The first traces of recreational activity, which probably represent the oldest evidence of bowls, dating to 7000 BC with the discovery, in the Neolithic town of Catal Huyuk, Turkey, some stone balls that show clear signs of rolling over rough terrain. In Egypt, the like, but more finely crafted, were found in the tomb of a child dating back to 3500 BC
The Greeks and the Romans used to play bowls.
One of the earliest written documents mentioning this game is the greek physician Hippocrates (460-377 BC), who praises him and the board holds a very healthy.
The leap in quality of the balls is still due to the Romans who adopted, first, wooden balls. For Ovid was the favorite pastime during his exile on the Black Sea, there delighted the emperor Augustus (who used olive burl bowls), Pontius Pilate and Claudia also Galen, who, like Mr Hippocrates, advised him young and old.
The Roman legions did know the game in Gaul and Britain, where, later, had a huge development.
In the Middle Ages, this game became a craze. It was played in the streets, squares, castles. The bowls fascinated everyone, nobles and plebeians. It was not disdain the church and the ladies. In 1299, in Southampton (the Roman Clausentum), England, was born that we can consider the first club boccistico: The Old Bowling Green.
But the excessive practice of the game gave trouble to the powerful. The work neglected, bets, and sometimes, the furious quarrels, provoked the first prohibitions that accompanied the game of bowls for centuries. Among the most adamant to stamp out a game that “… the people on financial reverses most convenient to the defense of the realm …” there is the French Charles IV the Fair (edict of 1319), Edward III of England (1339), Charles V Wise (1369 in France) and the English King Richard II (1388), Enrico IV (1401) and Henry VIII (1511).
But there was, albeit modest, even some voices in favor. At the end of ‘400, doctors at the University of Montpellier, France, were convinced that this game was a great cure for rheumatism. Take kindly to having the balls were also Dutch humanist Erasmus of Rotterdam (1466-1536, called the “ludus globorum missilium”), the German theologian Martin Luther (1483-1546) and Calvin (1509-1564, was also a avid player).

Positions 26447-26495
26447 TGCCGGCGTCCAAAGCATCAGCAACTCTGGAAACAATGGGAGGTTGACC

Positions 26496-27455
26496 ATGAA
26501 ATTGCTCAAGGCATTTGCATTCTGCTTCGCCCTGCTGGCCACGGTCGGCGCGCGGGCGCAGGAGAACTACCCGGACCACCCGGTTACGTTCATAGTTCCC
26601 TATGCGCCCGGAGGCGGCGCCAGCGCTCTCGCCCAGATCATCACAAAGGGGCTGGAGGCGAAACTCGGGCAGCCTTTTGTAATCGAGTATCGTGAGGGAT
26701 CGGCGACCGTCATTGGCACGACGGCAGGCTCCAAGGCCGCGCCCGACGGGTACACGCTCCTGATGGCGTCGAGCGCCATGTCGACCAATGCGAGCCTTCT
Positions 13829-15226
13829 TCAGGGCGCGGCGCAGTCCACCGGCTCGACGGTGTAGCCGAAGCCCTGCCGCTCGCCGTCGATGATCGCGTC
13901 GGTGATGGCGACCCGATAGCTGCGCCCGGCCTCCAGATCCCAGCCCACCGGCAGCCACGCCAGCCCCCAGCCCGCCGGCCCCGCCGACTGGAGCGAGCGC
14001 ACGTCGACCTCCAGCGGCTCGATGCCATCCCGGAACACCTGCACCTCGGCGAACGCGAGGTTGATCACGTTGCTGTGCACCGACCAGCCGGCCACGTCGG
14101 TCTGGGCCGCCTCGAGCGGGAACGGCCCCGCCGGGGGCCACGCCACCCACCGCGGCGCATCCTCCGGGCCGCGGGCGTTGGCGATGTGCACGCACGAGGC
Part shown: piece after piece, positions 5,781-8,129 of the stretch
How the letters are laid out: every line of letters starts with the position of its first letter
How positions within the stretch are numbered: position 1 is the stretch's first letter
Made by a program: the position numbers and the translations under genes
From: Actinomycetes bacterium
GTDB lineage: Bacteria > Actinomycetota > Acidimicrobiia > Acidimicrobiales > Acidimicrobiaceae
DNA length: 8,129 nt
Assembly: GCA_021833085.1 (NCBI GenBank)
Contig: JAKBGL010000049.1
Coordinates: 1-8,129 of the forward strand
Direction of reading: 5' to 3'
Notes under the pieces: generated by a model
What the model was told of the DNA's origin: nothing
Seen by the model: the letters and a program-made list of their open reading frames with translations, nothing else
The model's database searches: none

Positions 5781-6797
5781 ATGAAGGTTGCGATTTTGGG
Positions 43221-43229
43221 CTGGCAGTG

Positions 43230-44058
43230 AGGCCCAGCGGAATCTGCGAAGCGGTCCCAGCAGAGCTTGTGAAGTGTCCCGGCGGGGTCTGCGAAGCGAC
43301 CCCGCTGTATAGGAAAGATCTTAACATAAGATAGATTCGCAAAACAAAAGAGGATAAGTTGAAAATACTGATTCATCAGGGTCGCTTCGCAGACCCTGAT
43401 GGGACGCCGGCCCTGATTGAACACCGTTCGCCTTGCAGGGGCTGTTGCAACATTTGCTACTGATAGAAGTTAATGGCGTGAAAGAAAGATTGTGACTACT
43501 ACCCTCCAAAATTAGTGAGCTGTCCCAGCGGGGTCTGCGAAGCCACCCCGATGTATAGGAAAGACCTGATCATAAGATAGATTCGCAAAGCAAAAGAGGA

The writer Rabelais Gargantua in 1532 told us how to practice this game to digest. Bruegel the Elder immortalized in his famous painting of children Games (1559) exhibited at the National Art Gallery in Vienna. Sir Francis Drake he was a real buff.
In 1588, warned of the arrival of the Spanish fleet, the famous “Invincible Armada,” he continued quietly to play bowls on the docks of the port of Plymouth decided, before sailing to defend England to finish his game with un’incertissima boatswain.
Bocce speaks William Shakespeare in his Richard II (1595). The game, however, continued to worry the authorities. In 1576 the Doge of Venice, they were even scared and issued an edict against heavy “… the danger of big bales ….” But they were practically the last anathemas against a game that, by now, had spread throughout most of Western Europe. In fact, towards the end of the seventeenth century, Charles II of England was legalized, and even he arranged for a sort of regulation.
In 1753, in Bologna, he published a booklet, the “skittles” Raffaele Bisteghi, which formalizes this game popular and, with countless variations, also regulated.
On 1 May 1873 the first company was founded in Turin in Italy who took the curious name of Crack Bowls. It was the first step, the first brick of the future national organization. A quarter century later, in 1897, a group of companies bowling Piedmont met in Rivoli, near Turin, and he decided to establish a coordinating body of the territory. Thus, on 1 May 1898, in Turin, the International Exhibition, was born the Union Bowling Piemontese, practically the first federation which began the modern stage of the game of bowls.
Advances were immediate. In 1904, he established the first official game of the technical regulations. The activity was carried out only with the open, on fields that are not marked, with wooden bowls. The ball was born in France “spike”, the ancestor of the metal.